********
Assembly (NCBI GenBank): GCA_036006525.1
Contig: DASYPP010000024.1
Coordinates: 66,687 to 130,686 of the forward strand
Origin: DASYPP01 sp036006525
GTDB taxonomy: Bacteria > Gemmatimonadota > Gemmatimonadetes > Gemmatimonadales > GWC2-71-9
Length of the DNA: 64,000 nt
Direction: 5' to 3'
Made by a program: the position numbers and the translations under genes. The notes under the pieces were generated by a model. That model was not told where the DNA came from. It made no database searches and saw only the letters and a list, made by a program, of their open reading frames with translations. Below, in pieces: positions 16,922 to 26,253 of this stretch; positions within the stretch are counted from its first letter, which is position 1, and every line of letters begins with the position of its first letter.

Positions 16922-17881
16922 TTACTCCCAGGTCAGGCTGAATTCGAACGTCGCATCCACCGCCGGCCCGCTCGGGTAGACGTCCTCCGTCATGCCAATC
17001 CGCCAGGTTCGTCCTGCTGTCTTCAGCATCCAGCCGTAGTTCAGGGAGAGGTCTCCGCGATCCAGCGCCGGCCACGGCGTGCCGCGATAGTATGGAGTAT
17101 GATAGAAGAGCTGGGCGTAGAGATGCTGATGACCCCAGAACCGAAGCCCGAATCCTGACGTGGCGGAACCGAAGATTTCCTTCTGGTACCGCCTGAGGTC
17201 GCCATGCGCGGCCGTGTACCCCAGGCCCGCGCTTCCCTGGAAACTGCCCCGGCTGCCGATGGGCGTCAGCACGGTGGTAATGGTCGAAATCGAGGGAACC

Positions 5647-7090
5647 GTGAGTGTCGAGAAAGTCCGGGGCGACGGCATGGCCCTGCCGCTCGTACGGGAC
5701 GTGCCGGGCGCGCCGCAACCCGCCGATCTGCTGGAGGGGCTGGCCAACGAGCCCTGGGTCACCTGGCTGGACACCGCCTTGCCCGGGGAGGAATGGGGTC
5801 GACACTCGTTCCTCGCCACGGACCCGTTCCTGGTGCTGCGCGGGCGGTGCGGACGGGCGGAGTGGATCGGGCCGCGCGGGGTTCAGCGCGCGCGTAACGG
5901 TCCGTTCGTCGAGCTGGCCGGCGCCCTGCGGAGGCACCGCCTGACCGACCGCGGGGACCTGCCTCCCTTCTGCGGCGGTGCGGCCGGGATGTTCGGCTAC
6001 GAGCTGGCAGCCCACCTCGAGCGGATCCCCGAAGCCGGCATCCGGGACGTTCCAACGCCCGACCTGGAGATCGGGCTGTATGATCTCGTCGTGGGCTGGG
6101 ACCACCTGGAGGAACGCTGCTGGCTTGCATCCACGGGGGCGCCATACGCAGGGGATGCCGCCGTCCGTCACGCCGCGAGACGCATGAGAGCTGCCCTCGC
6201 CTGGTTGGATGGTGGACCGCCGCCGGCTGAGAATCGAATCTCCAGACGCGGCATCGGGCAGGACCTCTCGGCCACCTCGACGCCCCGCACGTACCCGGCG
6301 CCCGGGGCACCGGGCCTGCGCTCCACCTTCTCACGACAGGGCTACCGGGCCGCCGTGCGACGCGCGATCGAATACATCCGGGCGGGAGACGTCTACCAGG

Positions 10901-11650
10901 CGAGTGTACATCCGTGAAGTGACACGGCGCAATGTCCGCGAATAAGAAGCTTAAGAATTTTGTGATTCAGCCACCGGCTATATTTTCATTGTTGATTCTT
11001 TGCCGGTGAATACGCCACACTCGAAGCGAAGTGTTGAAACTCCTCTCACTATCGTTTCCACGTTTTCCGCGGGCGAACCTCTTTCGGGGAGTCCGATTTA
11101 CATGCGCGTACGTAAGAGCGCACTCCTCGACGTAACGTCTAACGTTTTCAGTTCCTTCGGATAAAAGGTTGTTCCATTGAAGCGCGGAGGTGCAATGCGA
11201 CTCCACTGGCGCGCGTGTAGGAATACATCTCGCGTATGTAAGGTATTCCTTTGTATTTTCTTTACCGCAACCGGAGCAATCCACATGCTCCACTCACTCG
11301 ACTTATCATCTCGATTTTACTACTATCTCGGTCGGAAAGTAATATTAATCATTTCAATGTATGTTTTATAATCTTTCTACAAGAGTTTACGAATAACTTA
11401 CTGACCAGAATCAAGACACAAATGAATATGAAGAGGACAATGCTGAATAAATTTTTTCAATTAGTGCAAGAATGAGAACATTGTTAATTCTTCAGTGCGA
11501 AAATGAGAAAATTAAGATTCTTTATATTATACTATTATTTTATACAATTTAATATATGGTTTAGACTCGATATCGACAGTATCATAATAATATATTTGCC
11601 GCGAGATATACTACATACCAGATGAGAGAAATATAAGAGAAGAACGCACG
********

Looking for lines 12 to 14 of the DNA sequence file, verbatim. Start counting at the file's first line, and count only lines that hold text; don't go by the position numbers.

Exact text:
17101 GATAGAAGAGCTGGGCGTAGAGATGCTGATGACCCCAGAACCGAAGCCCGAATCCTGACGTGGCGGAACCGAAGATTTCCTTCTGGTACCGCCTGAGGTC
17201 GCCATGCGCGGCCGTGTACCCCAGGCCCGCGCTTCCCTGGAAACTGCCCCGGCTGCCGATGGGCGTCAGCACGGTGGTAATGGTCGAAATCGAGGGAACC

Positions 5647-7090